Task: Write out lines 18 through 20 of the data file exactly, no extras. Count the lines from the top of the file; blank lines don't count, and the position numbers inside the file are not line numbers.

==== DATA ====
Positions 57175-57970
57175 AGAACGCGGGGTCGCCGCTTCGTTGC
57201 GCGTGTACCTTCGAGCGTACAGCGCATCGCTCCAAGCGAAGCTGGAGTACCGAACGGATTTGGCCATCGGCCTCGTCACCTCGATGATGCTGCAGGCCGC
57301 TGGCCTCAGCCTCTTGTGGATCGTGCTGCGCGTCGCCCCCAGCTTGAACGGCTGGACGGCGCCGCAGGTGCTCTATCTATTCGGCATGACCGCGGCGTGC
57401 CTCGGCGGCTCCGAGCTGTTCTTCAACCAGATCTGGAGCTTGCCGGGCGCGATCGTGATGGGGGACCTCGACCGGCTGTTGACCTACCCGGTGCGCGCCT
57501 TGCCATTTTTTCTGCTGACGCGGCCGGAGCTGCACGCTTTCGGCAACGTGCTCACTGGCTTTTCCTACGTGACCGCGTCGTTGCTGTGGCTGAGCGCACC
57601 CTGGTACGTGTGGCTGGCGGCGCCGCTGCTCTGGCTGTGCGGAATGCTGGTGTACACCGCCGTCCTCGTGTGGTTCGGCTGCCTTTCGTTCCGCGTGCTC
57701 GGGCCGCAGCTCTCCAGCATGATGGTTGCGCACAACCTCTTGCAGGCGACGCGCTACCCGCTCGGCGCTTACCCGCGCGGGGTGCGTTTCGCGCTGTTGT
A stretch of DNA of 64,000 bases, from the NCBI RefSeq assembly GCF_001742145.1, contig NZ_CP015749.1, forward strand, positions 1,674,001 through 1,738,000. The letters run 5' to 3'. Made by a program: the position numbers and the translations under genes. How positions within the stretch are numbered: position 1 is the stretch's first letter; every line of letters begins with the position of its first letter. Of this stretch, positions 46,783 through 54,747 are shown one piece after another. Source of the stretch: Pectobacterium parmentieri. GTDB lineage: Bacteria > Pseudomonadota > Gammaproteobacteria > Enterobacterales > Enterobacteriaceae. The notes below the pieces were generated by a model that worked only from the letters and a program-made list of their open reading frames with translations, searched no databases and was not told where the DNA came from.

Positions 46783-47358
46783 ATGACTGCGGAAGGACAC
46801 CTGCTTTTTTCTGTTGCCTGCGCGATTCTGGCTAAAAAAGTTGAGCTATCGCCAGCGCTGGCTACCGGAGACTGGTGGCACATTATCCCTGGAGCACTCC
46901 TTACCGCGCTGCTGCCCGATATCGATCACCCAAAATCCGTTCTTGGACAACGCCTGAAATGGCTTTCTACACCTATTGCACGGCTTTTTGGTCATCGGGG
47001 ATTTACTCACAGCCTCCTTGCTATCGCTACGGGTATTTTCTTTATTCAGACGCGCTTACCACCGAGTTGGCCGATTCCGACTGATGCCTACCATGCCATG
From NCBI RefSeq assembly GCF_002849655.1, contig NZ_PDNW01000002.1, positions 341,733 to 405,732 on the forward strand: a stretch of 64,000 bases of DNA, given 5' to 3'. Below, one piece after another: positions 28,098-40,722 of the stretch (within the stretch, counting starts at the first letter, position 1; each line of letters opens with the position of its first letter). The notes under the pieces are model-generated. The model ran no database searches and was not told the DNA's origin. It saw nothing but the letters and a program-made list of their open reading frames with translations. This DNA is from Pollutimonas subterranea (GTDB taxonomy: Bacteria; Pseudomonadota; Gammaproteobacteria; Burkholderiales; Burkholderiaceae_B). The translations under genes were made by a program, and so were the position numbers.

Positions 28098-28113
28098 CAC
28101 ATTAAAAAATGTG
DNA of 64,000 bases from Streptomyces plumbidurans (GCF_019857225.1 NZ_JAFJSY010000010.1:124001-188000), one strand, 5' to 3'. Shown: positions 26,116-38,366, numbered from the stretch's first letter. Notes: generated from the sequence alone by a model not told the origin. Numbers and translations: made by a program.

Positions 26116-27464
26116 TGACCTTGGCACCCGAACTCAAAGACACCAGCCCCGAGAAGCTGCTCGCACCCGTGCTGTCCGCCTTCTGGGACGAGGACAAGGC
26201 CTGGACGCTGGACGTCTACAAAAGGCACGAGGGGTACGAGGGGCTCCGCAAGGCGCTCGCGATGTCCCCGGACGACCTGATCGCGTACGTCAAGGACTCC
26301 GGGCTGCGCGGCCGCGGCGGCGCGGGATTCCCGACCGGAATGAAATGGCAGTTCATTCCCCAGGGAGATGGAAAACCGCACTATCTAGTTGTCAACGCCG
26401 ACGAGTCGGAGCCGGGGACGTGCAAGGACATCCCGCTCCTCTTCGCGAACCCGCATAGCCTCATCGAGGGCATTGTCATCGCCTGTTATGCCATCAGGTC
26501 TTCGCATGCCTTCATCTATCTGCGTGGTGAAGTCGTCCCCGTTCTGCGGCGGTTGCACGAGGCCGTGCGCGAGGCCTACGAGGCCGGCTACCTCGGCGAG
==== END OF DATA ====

28101 ATTAAAAAATGTG
DNA of 64,000 bases from Streptomyces plumbidurans (GCF_019857225.1 NZ_JAFJSY010000010.1:124001-188000), one strand, 5' to 3'. Shown: positions 26,116-38,366, numbered from the stretch's first letter. Notes: generated from the sequence alone by a model not told the origin. Numbers and translations: made by a program.

Positions 26116-27464